However, any individual or organization in the U.S. can file objections to exclusions, but the Department of Commerce will only consider information directly related to a specific exclusion request. In other words, the DOC will ignore trade associations, lobbying groups, and media objections to an exclusion unless that objection is specifically tied to an exclusion request.

Exclusions apply on a product basis and can only be requested (and granted to) by the individual or organization that submitted the specific exclusion request. To clarify, unless the DOC approves a broader application of the specific request, each company will have to file its own exclusion request.

Taking that one step further, if additional companies seek exclusion requests for the same product, the company applying for the exclusion will not need to reference a previously approved exclusion, but can do so for its own exclusion request. Moreover, the interim rule allows for organizations and individuals to re-submit for a product exclusion, even if an earlier request is denied.

Buying organizations should note that all information included in an exclusion request is subject to public disclosure. This may prove challenging to buying organizations as some of the questions on the exclusion form appear quite detailed. For example, “all such physical properties must be defined based on actual rather than nominal measurements references to specific dimensions,” a requirement which may in fact begin touching on “secret sauce” types of information. This portion of the rule will likely receive negative market feedback during the open comment period for the interim rule.

Meanwhile, those that object to the exclusion will have 30 days to submit their objections.

Country-specific exemptions are not included in this interim rule.

Burden of Proof Appears to Lie With the Buying Organization

Companies purchasing more commodity-grade materials (i.e., standard forms, grades, alloys, sizes, etc.) need not bother with the exclusion process. However, MetalMiner sees several sub-segments of the market that will likely challenge the proclamations, particularly the markets for: grain-oriented electrical steel; tinplate; raw materials (slab, wire rod); some advanced, high-strength steels and ultra-high-strength steels, tire cord quality wire rod, etc. These individual companies purchasing these materials will each need to put their case forward.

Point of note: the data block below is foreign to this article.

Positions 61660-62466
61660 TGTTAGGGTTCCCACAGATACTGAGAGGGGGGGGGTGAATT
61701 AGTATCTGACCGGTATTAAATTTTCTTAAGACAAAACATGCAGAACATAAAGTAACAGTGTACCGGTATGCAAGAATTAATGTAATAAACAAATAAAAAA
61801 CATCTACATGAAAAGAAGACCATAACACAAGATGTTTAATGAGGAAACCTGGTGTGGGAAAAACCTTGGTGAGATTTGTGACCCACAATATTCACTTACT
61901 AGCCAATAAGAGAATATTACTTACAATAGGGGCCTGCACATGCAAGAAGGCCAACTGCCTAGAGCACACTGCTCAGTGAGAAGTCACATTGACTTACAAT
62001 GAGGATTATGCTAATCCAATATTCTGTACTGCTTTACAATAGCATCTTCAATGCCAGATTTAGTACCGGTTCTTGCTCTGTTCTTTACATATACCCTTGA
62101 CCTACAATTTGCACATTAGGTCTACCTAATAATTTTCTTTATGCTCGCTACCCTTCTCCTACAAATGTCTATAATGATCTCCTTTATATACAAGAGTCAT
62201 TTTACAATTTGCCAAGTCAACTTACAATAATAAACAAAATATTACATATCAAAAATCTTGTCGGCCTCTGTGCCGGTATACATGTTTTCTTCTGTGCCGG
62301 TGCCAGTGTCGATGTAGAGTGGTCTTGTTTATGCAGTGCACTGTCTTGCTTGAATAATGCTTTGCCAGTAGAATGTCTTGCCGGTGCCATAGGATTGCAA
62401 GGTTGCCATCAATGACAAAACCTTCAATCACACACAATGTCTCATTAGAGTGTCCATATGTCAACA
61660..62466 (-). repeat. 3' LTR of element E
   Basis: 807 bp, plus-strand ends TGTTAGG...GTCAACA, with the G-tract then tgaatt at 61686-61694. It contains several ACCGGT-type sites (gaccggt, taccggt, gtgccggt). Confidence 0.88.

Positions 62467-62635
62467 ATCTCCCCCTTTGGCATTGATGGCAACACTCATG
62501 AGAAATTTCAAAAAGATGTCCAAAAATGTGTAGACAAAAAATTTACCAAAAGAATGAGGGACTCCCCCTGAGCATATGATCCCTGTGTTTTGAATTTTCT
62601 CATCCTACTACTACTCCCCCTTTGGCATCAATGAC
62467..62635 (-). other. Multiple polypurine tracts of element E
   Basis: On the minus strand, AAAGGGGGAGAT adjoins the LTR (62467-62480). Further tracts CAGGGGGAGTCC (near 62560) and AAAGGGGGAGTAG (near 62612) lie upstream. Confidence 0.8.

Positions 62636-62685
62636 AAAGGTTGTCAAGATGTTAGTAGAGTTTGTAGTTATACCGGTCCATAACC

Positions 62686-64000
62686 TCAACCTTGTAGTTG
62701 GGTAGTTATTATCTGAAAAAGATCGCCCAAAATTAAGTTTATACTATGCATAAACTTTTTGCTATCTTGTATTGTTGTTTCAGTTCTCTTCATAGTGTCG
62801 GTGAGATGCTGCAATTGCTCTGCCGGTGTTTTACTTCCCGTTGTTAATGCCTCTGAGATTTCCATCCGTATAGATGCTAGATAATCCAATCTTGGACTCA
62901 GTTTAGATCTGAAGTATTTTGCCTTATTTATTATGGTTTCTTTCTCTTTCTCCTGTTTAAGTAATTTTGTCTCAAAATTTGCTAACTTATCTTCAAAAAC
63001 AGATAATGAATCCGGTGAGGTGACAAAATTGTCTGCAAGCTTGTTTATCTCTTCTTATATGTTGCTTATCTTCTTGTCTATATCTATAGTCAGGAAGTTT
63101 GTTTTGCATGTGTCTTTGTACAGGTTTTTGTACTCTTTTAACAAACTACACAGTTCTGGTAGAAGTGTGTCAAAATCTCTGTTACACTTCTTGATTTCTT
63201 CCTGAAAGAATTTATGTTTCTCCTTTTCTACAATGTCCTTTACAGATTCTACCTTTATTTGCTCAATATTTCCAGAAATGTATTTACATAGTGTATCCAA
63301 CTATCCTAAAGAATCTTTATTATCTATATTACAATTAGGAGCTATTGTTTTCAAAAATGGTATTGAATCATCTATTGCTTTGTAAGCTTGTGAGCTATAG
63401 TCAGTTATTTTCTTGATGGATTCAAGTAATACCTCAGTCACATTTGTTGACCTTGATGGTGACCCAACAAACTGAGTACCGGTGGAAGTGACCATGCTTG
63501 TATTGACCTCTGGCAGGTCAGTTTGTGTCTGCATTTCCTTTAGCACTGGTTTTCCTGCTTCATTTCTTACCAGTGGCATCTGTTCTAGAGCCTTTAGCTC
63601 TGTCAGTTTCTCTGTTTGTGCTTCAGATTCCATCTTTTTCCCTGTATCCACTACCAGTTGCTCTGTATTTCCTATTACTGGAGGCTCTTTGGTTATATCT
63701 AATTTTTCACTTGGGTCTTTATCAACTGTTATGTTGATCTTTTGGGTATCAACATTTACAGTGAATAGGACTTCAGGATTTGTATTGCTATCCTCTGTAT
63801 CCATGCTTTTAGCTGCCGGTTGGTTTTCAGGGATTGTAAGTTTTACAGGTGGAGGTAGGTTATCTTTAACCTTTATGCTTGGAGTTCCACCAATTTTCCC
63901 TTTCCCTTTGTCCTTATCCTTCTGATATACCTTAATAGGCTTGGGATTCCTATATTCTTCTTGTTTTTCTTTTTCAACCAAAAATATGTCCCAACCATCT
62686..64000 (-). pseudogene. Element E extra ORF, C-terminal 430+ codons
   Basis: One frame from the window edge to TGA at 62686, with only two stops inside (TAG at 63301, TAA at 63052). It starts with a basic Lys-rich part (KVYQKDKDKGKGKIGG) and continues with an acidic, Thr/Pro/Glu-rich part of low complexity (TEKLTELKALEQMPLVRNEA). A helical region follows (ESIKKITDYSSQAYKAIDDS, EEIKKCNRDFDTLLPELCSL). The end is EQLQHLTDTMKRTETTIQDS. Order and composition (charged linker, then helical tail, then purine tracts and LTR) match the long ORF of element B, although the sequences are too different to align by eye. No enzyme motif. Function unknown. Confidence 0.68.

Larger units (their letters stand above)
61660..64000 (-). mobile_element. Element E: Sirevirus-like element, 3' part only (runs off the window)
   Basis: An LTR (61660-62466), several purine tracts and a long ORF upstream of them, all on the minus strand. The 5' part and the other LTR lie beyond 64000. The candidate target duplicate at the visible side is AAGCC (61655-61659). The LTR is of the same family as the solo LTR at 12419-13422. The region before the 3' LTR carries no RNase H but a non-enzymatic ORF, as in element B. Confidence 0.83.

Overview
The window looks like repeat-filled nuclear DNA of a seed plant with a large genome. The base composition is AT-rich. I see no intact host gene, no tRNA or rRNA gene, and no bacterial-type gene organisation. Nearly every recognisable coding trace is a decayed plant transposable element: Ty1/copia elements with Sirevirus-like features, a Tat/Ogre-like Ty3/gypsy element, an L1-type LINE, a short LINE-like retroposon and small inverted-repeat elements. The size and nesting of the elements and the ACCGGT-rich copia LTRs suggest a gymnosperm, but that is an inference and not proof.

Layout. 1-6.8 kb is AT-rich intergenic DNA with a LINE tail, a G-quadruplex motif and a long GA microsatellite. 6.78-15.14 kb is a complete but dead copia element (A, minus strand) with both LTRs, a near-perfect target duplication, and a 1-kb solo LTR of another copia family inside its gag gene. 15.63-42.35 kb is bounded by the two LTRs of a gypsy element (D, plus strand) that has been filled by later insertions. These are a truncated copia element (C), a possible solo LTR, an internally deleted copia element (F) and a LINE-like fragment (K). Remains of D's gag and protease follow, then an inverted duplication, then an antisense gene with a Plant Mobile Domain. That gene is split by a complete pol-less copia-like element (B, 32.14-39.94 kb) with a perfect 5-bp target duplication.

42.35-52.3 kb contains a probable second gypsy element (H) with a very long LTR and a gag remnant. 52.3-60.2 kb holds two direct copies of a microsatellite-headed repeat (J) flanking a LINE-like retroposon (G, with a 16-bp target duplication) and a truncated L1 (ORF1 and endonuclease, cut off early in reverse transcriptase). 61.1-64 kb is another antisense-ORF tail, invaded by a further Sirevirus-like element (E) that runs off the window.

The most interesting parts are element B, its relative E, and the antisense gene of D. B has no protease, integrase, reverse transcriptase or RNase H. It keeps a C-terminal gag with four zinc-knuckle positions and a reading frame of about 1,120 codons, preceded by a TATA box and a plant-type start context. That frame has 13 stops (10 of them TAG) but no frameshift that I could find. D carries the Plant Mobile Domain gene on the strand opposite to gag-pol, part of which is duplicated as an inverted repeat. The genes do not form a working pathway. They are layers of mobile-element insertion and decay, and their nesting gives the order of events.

“These requirements are much worse than trade case requirements,” said one company pursuing an exclusion to MetalMiner.

MetalMiner’s Annual Outlook provides 2018 buying strategies for carbon steel

Key Resources

The interim rule, comment and form to file a steel exclusion request or objection can be found here:  https://www.regulations.gov/docket?D=BIS-2018-0006.

The interim rule, comment and form to file an aluminum exclusion request or objection can be found here: https://www.regulations.gov/docket?D=BIS-2018-0002.

The impact of the president’s Section 232 proclamation applying a 25% import duty on all steel articles with HTS codes 7206.10 through 7216.50, will have a somewhat predictable impact on steel prices (they will increase, at least in the short term).

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The impact on grain-oriented electrical steel (GOES) buying organizations, MetalMiner believes, will not exactly mirror the broader impact of the tariffs on commonly purchased steel forms, alloys and grades.